Blog Post
By Ian A. McLin

In a recent decision, the appellate division of the New Jersey Superior Court rejected a competing bidder’s challenge that the winning bid was deficient, finding that the bid’s deficiencies were immaterial and therefore waivable.  H&S Constr. and Mech., Inc. v. Westfield Pub. Sch., No. A-3696-17T4, 2018 WL 3282287, at *1 (N.J. Super. Ct. App. Div. July 5, 2018).

Blog Post
By Gregory M. Boucher

Bid decisions by the Massachusetts Attorney General’s Office (“AGO”) are not binding and government agencies are not required to follow them. As a result, contractors face a dilemma when protesting a bid award challenge: file a bid protest with the AGO, or go directly to court and seek an injunction. An AGO challenge is more cost effective, however, it does not provide any finality.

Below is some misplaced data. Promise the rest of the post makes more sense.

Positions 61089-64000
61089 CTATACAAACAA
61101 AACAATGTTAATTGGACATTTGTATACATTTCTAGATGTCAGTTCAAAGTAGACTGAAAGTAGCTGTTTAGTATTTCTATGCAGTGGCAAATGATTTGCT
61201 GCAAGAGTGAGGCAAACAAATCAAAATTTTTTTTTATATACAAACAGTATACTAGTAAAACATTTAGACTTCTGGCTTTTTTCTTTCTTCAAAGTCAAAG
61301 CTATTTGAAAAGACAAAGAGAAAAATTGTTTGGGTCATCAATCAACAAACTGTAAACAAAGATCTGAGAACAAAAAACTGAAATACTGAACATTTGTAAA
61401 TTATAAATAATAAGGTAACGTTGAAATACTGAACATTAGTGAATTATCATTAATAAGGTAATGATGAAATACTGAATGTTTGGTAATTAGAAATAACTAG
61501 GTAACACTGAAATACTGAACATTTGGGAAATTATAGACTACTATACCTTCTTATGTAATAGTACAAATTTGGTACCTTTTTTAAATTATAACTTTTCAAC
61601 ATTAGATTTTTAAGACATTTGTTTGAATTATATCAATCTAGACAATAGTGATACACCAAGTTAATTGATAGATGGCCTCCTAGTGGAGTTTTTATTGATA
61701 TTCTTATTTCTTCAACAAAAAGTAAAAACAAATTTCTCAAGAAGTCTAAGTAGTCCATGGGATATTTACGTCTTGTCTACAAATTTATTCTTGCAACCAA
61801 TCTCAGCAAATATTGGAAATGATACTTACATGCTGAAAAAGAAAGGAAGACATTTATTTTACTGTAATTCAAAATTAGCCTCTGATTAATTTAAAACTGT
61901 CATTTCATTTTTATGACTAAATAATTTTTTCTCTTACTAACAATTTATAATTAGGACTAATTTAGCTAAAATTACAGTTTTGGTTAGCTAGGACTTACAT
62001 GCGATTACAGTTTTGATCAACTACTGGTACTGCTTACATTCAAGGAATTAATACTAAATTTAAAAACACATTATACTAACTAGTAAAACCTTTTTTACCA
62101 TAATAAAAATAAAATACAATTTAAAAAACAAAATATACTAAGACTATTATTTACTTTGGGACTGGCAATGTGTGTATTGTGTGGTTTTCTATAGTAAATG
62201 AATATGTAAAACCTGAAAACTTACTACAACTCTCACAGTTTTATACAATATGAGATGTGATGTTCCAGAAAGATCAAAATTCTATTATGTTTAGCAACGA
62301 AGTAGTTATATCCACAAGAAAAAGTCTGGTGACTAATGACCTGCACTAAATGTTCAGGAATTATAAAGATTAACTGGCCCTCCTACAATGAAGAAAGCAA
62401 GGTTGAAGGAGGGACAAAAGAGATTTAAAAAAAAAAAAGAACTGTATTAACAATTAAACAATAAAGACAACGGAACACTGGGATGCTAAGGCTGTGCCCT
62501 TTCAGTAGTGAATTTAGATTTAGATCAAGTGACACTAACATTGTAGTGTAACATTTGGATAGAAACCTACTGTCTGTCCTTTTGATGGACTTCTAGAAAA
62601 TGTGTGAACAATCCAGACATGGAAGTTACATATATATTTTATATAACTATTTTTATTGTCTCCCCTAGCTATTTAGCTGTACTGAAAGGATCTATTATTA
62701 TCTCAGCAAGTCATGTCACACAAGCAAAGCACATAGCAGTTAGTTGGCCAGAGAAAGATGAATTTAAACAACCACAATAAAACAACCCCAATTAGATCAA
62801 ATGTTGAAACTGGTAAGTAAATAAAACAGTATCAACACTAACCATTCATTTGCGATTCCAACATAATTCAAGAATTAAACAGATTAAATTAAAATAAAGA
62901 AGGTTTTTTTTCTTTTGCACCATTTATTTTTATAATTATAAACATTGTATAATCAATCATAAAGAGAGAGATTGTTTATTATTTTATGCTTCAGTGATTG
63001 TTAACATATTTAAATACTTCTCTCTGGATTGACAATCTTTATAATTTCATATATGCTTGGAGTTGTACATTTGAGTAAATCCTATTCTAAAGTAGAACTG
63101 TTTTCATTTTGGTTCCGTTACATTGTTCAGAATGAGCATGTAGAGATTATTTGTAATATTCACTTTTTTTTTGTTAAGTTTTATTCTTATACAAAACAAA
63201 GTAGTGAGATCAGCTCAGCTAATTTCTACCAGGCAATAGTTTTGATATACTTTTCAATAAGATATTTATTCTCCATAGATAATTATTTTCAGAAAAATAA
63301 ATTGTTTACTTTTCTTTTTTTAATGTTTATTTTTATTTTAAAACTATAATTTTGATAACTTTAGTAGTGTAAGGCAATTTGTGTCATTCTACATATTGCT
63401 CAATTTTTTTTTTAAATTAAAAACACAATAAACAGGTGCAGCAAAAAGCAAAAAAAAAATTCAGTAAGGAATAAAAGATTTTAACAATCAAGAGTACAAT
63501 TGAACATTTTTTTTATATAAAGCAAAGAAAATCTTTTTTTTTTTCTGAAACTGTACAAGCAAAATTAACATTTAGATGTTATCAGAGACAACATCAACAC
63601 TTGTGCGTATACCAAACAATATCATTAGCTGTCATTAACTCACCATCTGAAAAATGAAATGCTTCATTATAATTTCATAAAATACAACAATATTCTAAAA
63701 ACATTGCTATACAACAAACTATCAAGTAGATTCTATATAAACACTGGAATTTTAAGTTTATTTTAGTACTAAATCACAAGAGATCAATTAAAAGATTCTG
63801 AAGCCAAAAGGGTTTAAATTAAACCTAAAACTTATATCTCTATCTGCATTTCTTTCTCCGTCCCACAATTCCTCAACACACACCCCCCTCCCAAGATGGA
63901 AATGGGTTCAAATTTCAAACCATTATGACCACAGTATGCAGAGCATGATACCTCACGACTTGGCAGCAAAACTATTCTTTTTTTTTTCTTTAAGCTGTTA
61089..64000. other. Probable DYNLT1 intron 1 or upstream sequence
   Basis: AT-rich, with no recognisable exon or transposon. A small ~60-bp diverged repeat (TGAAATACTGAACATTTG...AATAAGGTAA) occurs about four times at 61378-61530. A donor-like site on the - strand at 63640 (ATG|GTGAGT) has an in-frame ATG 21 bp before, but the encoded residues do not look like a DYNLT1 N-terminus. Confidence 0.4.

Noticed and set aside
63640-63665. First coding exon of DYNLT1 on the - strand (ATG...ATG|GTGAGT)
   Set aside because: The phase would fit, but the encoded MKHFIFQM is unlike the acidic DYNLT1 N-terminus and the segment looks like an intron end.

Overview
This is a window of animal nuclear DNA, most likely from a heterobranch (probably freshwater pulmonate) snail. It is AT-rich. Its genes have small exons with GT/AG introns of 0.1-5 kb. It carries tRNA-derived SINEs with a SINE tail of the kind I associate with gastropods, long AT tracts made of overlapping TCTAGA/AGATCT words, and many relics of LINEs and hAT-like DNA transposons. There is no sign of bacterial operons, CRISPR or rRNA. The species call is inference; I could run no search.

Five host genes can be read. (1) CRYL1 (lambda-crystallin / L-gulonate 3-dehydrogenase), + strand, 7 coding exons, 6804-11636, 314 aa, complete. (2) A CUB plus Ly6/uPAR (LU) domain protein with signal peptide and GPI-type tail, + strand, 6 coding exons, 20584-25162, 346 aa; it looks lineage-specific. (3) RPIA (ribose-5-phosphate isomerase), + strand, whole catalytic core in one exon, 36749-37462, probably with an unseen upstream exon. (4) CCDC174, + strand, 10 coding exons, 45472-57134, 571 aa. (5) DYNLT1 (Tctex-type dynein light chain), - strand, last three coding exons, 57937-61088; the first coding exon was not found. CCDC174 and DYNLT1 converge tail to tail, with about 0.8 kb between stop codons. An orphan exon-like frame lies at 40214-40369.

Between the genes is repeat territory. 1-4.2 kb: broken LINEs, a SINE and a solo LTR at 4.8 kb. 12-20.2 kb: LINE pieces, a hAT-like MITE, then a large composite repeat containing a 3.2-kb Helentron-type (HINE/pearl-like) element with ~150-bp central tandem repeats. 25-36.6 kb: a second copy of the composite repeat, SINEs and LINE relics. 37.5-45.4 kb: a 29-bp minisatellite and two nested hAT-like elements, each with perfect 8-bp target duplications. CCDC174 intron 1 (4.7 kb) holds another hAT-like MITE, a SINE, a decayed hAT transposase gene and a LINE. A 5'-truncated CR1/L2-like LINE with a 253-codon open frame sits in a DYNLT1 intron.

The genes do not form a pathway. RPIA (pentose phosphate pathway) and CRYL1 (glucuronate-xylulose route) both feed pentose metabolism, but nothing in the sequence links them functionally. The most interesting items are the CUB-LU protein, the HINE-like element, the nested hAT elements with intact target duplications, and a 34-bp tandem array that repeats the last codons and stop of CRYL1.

Blog Post
By George E. Rahn, Jr.

The New Jersey Supreme Court has affirmed a state agency’s decision to award a contract to the lowest bidder even though the bid did not comply with the scope-of-work requirements of a request for proposal.  Matthew J. Barrick, Jr. v. State of New Jersey, et al., (A-8/9-13) (072795) (N.J. Supreme Court July 23, 2014).

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